Virtual terminal definition
A virtual terminal is a text-based interface within a graphical user interface (GUI) or another program that enables users to access a computer or server. Virtual terminals essentially replicate the functionality of hardware terminals without the need for physical devices. So, the process usually occurs remotely over a network connection. A virtual terminal has a command-line interface (CLI) and uses protocols such as SSH or Telnet so two different operating systems can communicate. Users usually use virtual terminals alongside operating systems like Unix, Linux, and Windows for system administration tasks, running command-line tools, and managing servers. In e-commerce, a virtual terminal refers to the software that processes card payments.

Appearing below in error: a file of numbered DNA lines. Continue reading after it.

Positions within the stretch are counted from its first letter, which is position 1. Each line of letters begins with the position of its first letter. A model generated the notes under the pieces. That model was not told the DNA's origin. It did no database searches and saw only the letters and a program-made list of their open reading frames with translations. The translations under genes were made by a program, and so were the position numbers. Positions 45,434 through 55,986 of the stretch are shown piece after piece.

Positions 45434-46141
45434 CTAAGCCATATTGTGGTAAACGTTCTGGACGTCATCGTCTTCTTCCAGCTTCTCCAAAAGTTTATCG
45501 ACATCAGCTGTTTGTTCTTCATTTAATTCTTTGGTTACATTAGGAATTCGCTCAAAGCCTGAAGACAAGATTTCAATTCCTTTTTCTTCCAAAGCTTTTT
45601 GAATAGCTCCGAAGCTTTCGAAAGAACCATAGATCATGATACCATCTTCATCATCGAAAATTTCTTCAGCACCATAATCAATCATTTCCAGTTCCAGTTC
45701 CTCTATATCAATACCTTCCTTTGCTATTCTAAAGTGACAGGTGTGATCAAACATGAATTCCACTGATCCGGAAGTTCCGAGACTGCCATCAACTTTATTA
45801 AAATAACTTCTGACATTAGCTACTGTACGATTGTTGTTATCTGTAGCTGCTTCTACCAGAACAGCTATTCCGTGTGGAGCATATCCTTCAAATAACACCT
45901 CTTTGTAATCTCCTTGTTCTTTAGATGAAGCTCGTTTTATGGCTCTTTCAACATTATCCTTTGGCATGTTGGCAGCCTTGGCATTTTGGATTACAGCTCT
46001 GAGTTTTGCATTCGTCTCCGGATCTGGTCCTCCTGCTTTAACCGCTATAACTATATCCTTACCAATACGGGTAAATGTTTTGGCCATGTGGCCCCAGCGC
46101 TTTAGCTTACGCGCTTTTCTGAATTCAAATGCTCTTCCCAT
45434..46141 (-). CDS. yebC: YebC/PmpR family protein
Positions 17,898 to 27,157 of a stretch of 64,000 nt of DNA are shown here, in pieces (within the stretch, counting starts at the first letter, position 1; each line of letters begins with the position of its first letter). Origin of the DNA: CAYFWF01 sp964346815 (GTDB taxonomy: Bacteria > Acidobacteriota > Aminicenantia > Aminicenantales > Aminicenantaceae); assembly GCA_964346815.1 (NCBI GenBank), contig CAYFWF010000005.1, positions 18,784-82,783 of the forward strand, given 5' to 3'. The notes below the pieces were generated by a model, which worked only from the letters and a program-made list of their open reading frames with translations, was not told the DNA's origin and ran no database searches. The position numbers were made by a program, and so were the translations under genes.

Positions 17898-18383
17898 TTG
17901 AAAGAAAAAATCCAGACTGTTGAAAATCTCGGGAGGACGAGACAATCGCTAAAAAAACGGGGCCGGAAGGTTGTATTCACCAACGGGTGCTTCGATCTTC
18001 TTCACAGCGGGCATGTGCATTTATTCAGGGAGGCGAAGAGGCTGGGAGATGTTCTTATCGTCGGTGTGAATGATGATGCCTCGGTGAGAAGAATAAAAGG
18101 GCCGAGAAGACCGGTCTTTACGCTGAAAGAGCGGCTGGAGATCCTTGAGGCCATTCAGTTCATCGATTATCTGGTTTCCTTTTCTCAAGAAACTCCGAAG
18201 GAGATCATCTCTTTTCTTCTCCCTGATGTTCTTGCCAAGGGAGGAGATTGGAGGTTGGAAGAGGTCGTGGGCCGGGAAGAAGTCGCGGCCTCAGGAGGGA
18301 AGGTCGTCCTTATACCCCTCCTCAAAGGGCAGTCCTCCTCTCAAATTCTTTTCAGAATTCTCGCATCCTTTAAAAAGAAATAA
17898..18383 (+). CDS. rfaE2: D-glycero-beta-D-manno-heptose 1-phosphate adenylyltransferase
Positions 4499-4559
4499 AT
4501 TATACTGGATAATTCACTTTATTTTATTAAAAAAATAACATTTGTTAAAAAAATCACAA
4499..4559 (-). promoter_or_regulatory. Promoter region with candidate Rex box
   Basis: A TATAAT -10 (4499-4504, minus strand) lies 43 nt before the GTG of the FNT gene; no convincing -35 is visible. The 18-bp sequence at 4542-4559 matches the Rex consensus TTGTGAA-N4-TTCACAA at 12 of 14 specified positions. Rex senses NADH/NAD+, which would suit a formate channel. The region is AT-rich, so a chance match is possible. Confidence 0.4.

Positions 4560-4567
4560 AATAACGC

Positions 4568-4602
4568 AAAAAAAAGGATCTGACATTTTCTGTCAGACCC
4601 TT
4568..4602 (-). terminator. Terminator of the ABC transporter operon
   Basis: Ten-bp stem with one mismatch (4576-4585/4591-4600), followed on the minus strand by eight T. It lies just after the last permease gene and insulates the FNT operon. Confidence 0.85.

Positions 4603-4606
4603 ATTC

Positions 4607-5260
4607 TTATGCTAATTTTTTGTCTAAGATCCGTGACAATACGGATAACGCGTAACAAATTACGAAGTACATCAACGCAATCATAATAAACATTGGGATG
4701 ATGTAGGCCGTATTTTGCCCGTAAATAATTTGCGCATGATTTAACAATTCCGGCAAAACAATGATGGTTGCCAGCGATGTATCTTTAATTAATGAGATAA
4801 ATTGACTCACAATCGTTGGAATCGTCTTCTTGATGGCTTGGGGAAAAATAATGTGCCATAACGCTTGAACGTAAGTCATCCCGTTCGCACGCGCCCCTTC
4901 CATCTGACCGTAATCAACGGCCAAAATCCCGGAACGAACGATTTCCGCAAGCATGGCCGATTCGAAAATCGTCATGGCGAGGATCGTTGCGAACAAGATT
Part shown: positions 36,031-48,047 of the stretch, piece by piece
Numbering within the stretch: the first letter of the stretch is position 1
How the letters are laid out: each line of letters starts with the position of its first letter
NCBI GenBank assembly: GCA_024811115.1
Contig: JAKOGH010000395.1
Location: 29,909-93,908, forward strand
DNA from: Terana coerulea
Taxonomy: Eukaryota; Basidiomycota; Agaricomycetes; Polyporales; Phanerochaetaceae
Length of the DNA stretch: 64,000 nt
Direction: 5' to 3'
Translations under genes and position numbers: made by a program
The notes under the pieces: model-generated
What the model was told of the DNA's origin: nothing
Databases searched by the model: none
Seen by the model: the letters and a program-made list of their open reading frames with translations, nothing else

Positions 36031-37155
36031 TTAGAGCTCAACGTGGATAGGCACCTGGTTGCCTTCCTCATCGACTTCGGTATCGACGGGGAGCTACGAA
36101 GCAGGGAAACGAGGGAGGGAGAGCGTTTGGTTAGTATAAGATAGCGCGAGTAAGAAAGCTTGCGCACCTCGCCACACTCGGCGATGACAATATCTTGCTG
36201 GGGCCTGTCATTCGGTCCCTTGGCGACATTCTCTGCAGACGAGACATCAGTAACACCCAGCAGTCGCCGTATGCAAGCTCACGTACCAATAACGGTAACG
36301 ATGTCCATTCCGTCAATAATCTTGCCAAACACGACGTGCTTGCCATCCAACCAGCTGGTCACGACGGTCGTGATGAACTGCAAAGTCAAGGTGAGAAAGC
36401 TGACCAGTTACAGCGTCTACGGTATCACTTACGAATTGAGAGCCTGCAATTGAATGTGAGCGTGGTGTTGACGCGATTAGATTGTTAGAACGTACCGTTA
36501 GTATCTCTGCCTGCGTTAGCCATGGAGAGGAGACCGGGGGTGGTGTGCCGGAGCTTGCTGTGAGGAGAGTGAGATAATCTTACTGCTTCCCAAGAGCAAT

Virtual terminal examples
- PuTTY. An open-source software initially created for Windows that provides network tools for secure remote access and file transfers through protocols such as SSH and Telnet.
- SecureCRT. A commercial emulator that supports several network protocols, including Rlogin, SSH, and Telnet.
- Tera Term. An open-sourced, free terminal emulator that works on Windows and supports SSH, Telnet, and other protocols.
- iTerm2. An open-sourced, free emulator that is designed for macOS, supporting a line of network protocols.
Virtual terminal benefits
- Convenient access and management of systems and networks from anywhere.
- Can be integrated with other software applications and tools, such as code editors.
- Help businesses reduce maintenance costs because they don’t require physical terminals.
- Increase productivity by allowing more efficient work and remote access to data.
- Allow users to open several terminal sessions in one tab and manage multiple terminal sessions at once.
- May offer customizable services, such as configuring the terminal window size, font, and keyboard shortcuts.